Bake Off is, in fact, as much about a secondary discourse played out in the press and social media as it is about the show itself. This conversation has been harnessed by the BBC itself, with its cheery spinoff show An Extra Slice, presented by comedian Jo Brand, in which “celebrity fans” gather to discuss the preceding week’s events in a studio carefully styled to resemble the Bake Off tent. At the time of writing, the Daily Telegraph had published 73 articles about the programme since 1 August; supermarket aisles groan with muffin tins and piping bags and cake stands come Bake Off season. The show has shrugged off the bonds of mere TV, and garnered a cultural presence rarely seen since the shows of the 1970s – the so-called “golden age” of television.
The Great British Bake Off is a fully fledged cultural phenomenon – and it may be the perfect show for Britain, now. We exist in a world where the difficult words “Great” and “British” cannot safely be applied to much. But they can be applied to a baking contest.
Bake Off has shrugged off the bonds of mere TV and garnered a cultural presence rarely seen since the shows of the 1970s
* * *
In the summer of 2009, the year before Bake Off first aired, Britain was reeling from the financial crisis. One sunny Manchester morning, Jeremy Deller – an artist who put flower arrangements made by members of the Women’s Institute in the Tate – staged a procession, complete with embroidered banners and lovingly decorated floats, that he had created with members of the local community. The following day, the artist Antony Gormley began a project in which members of the public occupied the normally empty fourth plinth in the northwest corner of Trafalgar Square, London: for an hour at a time they sang, or danced, or simply enjoyed their time in the sun (or rain). The project had been conceived long before the crash, and in more prosperous times, might have stood as a monument to vainglorious individuality. As it was, it had a kind of unforced charm; it became a celebration of ordinariness.
There was a new spirit in the land, one that had been quietly gathering strength in the boom years, and found new resonance in a post-crash Britain. Knitting circles became chic. New branches of the Women’s Institute, hitherto firmly associated in the national imagination with the dowdy, jam-making elders of rural communities, began to be founded by thirtysomethings in fashionable urban neighbourhoods. (A branch calling itself the Shoreditch Sisters, set up in 2007, has concerned itself with crocheting protest signs and campaigning against female genital mutilation.)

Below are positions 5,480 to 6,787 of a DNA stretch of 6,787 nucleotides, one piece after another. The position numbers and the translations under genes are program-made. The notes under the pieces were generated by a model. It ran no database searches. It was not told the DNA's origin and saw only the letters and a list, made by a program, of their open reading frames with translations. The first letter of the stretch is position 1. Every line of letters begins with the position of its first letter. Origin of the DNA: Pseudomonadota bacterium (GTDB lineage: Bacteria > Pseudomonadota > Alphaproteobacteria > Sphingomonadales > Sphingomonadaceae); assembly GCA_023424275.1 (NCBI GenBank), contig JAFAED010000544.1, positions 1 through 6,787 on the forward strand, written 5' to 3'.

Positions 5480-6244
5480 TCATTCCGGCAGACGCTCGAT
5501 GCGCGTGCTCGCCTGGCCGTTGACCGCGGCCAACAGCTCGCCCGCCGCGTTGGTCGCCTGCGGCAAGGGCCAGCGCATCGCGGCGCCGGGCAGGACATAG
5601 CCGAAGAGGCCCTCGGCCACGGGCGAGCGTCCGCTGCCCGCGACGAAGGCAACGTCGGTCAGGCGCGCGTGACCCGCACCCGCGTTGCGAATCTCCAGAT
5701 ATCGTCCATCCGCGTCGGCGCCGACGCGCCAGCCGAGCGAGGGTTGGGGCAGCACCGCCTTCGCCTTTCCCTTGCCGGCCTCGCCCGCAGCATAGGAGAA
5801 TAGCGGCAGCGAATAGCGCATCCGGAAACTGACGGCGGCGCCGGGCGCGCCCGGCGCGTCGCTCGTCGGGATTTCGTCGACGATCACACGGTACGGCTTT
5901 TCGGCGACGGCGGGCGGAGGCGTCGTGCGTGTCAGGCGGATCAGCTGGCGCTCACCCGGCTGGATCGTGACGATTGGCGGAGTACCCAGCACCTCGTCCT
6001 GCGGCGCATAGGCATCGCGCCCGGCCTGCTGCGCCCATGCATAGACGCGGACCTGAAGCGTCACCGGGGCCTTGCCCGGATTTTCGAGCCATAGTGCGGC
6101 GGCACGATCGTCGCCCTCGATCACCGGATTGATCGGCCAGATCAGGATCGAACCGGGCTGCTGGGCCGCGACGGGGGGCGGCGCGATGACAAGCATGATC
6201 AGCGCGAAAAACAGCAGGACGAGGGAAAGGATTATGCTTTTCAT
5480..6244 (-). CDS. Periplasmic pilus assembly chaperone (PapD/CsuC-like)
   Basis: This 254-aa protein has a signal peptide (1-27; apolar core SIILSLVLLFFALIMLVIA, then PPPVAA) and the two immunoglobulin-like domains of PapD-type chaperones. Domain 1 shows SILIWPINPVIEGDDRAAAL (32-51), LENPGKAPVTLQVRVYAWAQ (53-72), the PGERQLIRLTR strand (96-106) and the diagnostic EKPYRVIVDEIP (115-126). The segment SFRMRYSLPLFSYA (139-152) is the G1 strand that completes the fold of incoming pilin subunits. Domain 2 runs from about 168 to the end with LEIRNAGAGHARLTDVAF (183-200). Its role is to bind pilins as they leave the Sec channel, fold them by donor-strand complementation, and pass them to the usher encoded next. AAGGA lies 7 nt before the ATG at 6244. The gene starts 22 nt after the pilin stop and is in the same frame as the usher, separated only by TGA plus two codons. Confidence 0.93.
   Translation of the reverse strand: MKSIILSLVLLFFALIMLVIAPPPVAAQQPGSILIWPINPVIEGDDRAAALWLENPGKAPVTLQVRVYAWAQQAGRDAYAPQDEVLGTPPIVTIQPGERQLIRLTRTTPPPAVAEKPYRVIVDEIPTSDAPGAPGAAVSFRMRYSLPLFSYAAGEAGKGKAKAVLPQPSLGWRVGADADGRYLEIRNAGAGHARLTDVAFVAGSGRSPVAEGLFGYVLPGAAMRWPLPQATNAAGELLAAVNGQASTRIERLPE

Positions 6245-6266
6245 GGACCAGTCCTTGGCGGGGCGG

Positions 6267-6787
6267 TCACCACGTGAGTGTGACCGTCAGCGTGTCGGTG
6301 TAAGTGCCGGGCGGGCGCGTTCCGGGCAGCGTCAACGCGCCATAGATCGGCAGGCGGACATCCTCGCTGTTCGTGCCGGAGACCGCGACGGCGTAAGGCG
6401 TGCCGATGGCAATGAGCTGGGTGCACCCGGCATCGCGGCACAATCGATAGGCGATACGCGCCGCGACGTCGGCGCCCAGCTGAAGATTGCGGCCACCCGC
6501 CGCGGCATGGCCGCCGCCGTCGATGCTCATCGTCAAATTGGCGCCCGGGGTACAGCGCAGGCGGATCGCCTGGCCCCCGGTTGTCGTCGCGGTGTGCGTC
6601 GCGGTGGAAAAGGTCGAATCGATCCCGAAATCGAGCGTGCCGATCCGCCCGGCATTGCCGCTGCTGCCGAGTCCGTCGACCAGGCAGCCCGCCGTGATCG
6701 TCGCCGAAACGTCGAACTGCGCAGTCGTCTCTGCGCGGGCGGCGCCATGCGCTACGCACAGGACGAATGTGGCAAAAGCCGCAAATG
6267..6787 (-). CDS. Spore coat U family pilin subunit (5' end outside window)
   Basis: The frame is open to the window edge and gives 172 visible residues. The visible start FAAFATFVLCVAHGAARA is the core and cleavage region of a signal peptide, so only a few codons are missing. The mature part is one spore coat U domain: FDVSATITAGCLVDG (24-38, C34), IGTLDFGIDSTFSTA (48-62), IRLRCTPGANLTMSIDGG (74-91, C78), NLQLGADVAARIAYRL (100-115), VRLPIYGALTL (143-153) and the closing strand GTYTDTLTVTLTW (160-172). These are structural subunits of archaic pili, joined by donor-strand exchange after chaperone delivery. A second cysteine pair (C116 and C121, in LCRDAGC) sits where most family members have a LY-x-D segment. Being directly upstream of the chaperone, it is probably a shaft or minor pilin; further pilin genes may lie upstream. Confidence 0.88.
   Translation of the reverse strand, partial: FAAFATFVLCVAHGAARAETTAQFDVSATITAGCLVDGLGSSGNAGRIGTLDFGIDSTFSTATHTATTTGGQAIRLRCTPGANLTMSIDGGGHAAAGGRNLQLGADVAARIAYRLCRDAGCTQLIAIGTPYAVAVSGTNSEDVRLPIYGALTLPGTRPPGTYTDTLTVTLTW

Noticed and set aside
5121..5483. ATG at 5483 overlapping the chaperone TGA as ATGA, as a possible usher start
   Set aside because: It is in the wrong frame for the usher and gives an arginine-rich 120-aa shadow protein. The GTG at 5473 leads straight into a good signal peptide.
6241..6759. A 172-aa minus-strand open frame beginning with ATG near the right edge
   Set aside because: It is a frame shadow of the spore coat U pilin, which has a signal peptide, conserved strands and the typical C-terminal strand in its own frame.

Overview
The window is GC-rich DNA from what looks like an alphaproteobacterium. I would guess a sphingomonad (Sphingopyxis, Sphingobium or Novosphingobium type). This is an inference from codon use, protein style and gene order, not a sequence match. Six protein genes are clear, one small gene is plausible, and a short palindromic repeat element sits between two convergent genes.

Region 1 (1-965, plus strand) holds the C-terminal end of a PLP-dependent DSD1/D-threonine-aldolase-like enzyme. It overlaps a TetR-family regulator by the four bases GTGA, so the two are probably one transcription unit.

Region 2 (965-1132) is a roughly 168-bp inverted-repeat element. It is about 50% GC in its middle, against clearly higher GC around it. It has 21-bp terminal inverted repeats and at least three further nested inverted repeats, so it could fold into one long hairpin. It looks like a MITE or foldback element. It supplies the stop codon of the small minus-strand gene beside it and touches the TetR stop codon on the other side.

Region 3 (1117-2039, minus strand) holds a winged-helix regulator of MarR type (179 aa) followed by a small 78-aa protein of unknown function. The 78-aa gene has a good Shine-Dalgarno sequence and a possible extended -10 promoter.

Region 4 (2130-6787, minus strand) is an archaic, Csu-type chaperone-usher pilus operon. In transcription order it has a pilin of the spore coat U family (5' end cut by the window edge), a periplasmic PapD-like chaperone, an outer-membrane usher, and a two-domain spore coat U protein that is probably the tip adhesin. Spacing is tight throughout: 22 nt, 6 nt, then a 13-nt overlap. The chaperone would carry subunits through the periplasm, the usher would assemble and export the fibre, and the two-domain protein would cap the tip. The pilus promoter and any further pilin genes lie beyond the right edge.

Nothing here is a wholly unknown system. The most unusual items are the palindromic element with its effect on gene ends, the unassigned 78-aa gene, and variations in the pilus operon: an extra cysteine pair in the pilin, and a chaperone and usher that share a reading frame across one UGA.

To the cynical, such activities represented self-deception and false consciousness: people used to knit clothes because they couldn’t afford to buy them, not as some kind of folksy hobby. The knitters, by and large, seemed to recognise that. The activity was simultaneously a knowing re-creation of something that might never have quite existed, and a sincerely enjoyed, personally enriching, everyday act of creativity. This is the spirit that Love Productions has so successfully mined – the way in which these small daily acts, if you only looked at them afresh, might become extraordinary. They have followed the success of Bake Off with The Great British Sewing Bee and, coming this autumn to BBC2, The Great British Pottery Throwdown.
The Bake Off may have appealed to a nation that, in economically bleak times, cleaved to domestic comforts, but it has also tapped into a plangent sense of Britishness, one that recalls some unspecified and ungraspable past. The tent is calculated to recall the marquees of the rural flower and produce show. The set dressing, in each series more skilfully achieved, waxes nostalgic, in the carefully manufactured way of Cath Kidston, the designer of floral tea towels and spotty cushion covers. The contestants work in their own mini kitchen islands, wooden-topped units painted in pale ice-cream colours. Electric mixers are similarly pastel-coloured, as are the retro fridge-freezers. The walls are set about with union jack bunting, and at the front of the tent are tables with gingham cloths, little assemblages of wicker baskets to evoke a picnic outing from the 1950s, and eggshell-blue-painted dressers and chests adorned with china, enamel jugs and vintage bread bins.